People think that oil spills on a driveway are just a cosmetic problem. This is not true. Some oil spills can be quite dangerous to concrete. They can break concrete down over time, meaning that if you leave oil spills on concrete, it can cause the deterioration of your driveway.
Fuel and lubricating oil are only a threat to your concrete if the concrete is new and not yet cured. Then oil can interfere with the concrete’s ability to form strong bonds between the cement and the aggregate.
However, oil is rarely pure. It typically contains contaminants that can damage your concrete. Of chief concern is sulfur. Sulfur is a common contaminant in fuel and lubricating oil, but it also has the potential to damage concrete. Sulfur in fuel oil can change into sulfuric acid through exposure to water. Sulfuric acid attacks concrete, though it is not the most damaging acid for concrete.
It’s worth noting that older oil stains are likely to be worse in this context. That’s because old fuel standards allowed higher levels of sulfur in fuel. Before 2006, the standards for diesel fuel allowed up to 500 parts per million (ppm) of sulfur and up to 300 ppm of sulfur in gasoline. Now modern standards allow only 15-30 ppm of sulfur in these fuels.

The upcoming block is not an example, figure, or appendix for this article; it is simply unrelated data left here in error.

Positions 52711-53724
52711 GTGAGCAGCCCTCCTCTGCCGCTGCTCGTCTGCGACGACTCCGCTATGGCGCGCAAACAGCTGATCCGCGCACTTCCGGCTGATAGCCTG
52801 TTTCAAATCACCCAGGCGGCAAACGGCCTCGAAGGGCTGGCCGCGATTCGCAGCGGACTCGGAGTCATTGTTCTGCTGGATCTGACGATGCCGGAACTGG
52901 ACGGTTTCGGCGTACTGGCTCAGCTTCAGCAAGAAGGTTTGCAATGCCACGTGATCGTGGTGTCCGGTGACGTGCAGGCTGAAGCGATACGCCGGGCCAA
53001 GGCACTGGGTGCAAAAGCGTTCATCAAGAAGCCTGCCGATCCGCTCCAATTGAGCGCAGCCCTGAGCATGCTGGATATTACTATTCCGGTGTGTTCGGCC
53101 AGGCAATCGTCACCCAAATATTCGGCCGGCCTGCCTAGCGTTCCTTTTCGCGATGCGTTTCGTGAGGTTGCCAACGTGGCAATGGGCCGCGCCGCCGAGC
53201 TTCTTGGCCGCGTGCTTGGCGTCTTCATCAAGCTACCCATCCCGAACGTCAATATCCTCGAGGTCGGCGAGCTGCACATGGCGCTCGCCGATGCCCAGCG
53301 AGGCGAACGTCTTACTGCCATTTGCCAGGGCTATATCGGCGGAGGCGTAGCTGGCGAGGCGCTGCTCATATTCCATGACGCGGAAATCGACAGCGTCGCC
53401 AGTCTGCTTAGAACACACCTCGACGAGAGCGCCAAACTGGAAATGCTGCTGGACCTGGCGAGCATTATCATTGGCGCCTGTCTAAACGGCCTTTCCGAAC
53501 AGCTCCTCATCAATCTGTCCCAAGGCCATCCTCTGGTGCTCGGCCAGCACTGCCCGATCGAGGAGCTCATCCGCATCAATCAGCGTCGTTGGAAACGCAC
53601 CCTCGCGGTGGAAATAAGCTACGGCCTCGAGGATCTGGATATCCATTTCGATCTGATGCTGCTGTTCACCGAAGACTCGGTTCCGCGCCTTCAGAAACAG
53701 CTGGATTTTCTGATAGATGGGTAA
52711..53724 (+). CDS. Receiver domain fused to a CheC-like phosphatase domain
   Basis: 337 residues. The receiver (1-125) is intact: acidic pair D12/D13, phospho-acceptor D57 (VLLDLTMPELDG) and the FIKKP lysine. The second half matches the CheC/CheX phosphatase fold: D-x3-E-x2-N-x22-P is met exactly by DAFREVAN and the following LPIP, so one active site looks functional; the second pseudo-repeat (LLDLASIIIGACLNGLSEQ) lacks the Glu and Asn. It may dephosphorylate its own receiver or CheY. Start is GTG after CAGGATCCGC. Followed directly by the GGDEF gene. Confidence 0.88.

Unfortunately, there aren’t many studies on this phenomenon. The primary evidence we found comes from anecdotes by a reader of Concrete Construction magazine, who, in 1997 described his experience with oil damage to concrete. He described two instances in which he had personally observed concrete damage from oil spills. One instance showed concrete deterioration under a paper machine, where lubricating oil had spilled for decades after the plant was initially built in the 1920s.
In another instance, he described a plant for manufacturing diesel fuel injectors. He noted “extensive” concrete deterioration where the diesel oil had spilled continuously for about 20 years.
Thus, it seems that deterioration of concrete slabs by oil and diesel spills likely takes 20-70 years. This corresponds roughly to the timetable for higher sulfur-containing fuels, so if you have spills that date to the early 2000s, it’s a good idea to try to clean oil stains from your driveway.
In addition to fuel and lubricating oils, food oil spills can actually be even worse for concrete. Some of the common oils considered bad for concrete include:
These oils can cause moderate deterioration of concrete. Spills of these types of cooking oil should be cleaned up as quickly as possible.
In many cases the problem is that bacteria attack the food compounds, and unlike the microbes in an eco-friendly concrete cleaner, they produce acids that then attack the concrete. The concrete then breaks down. It’s not just food oils that lead to this problem, it’s often the result of other spills, such as soda and other foods that might encourage the growth of bacteria.
While most people think that oil spills are only a cosmetic problem for concrete, it turns out that oil spills can actually damage concrete, especially if left for long periods of time. It’s important to fully clean up oil spills to reduce the risk of long-term damage to concrete.
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